It should be noted that the exhaust slot 62 provides just one example for exhausting the preheated air into the working space. The exhaust slot 62 can be located in a variety of places such as at the upper portions 74 of the hood 22 so that the air drops downwardly to the forward portions of the ventilating system, as suggested by some of the prior art apparatuses.

It can thus be seen that the present invention provides a unique ventilating system which utilizes the heated exhaust gases for preheating fresh air being introduced into a kitchen area. The same is accomplished in an efficient and inexpensive manner in that it requires less fuel to heat the kitchen during winter months, thus, representing a savings at a time when the frugal use of energy is becoming a national priority. A damper provided at 76 may be opened during the summer months so that the fresh air is communicated directly to the chamber 54 and not preheated by the filter 32, as it would not be desirable to provide heated air into the kitchen during the summer months.

While the invention has been illustrated and described in detail in the drawings and foregoing description, the same is to be considered as illustrative and not restrictive in character, it being understood that only the preferred embodiment has been shown and described and that many changes and modifications may be had, all coming within the spirit of the invention and the scope of the appended claims.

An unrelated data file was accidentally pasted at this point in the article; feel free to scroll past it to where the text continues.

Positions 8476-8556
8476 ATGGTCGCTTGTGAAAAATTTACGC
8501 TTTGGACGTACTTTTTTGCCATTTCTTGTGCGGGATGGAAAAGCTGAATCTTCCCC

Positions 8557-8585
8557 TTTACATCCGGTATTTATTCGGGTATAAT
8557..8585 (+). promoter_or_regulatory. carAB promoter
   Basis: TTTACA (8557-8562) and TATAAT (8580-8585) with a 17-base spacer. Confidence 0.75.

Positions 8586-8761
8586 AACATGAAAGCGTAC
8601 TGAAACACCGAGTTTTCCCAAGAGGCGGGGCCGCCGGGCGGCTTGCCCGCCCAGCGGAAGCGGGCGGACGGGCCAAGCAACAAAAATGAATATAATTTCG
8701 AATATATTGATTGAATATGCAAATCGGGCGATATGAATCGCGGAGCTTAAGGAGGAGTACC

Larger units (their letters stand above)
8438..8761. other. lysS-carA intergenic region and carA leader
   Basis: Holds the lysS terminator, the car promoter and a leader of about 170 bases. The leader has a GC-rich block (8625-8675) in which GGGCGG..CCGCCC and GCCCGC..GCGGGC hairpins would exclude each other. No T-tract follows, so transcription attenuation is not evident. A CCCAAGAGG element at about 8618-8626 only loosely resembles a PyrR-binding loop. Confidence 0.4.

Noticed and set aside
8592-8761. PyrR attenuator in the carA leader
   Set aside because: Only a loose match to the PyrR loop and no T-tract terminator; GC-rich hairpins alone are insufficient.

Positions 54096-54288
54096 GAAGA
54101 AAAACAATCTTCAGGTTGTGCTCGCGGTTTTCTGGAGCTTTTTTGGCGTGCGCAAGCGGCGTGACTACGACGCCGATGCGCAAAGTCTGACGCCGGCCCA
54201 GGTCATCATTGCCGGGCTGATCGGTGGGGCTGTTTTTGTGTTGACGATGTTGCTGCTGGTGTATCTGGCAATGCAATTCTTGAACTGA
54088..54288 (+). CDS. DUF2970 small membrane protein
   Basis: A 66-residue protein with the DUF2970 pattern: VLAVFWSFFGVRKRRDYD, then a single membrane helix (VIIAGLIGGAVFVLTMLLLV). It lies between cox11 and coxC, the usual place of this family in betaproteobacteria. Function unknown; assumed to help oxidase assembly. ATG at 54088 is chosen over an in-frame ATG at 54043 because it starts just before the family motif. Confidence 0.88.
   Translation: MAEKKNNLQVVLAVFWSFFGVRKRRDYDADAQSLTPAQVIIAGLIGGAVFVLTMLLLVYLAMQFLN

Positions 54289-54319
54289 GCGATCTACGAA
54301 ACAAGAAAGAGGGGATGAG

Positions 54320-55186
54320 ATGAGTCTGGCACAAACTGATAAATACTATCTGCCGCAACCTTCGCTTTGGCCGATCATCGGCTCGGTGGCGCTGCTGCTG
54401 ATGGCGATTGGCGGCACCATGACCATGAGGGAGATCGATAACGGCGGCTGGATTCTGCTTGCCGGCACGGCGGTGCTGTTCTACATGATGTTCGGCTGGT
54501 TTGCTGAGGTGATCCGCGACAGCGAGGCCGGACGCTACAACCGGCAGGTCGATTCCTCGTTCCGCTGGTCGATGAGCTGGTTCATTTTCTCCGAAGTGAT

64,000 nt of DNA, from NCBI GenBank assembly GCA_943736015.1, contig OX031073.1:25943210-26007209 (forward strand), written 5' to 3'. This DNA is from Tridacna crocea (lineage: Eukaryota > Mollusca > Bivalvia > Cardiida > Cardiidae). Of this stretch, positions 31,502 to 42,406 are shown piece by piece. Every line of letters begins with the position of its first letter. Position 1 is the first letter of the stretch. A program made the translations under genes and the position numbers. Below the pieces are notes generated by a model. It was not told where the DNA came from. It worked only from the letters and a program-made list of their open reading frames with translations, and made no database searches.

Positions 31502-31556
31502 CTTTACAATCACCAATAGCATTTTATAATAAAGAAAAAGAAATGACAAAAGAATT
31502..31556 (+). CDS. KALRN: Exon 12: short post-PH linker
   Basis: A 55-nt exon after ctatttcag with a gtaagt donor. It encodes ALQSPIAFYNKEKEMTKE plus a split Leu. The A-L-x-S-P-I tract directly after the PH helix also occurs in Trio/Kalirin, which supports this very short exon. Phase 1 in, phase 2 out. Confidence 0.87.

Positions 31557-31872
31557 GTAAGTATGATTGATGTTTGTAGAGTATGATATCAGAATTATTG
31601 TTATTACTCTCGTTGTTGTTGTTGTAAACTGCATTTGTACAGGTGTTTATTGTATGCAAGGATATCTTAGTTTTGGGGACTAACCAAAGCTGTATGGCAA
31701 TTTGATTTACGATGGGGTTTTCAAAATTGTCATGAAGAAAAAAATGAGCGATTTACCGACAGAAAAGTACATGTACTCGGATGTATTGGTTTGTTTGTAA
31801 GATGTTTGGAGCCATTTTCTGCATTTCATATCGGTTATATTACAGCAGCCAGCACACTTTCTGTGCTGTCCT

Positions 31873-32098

Patent Citations
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US2629587 *Mar 4, 1949Feb 24, 1953Tignor Henry GApparatus for conditioning air
US3815336 *Aug 17, 1971Jun 11, 1974Rigo HGaseous flow separator and heat exchanger
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Referenced by
Citing PatentFiling datePublication dateApplicantTitle
US4506655 *Feb 10, 1984Mar 26, 1985Kuechler Irvin RCompact double fan apparatus and method with grease-separating capabilities
US5300138 *Jan 21, 1993Apr 5, 1994Semco IncorporatedComprising silica gel, modified molecular sieve; twenty per cent of sodium ions replaced by potassium
US5401706 *Jan 6, 1993Mar 28, 1995Semco IncorporatedDesiccant-coated substrate and method of manufacture
US5496397 *Dec 7, 1994Mar 5, 1996Semco IncorporatedDesiccant-coated substrate and method of manufacture
US6142142 *Apr 15, 1999Nov 7, 2000Vent-A-HoodMethod, apparatus and system for safely and efficiently controlling a ventilation hood
US6820609Apr 3, 2002Nov 23, 2004Vent-A-Hood Ltd.Low-profile ventilation hood
US7886986Nov 8, 2006Feb 15, 2011Semco Inc.Building, ventilation system, and recovery device control
US8695585 *Feb 21, 2006Apr 15, 2014Terry KesslerGrease filtration system and methods of making and using the same
WO2005106337A1 *Apr 27, 2005Nov 10, 2005Antonios ArchontoulisSystem for suppressing air sub pressure, created in home's interior by domestic cooker hoods
U.S. Classification126/299.00D, 55/DIG.36, 55/490.2
International ClassificationF24C15/20
Cooperative ClassificationF24C15/20, Y10S55/36
European ClassificationF24C15/20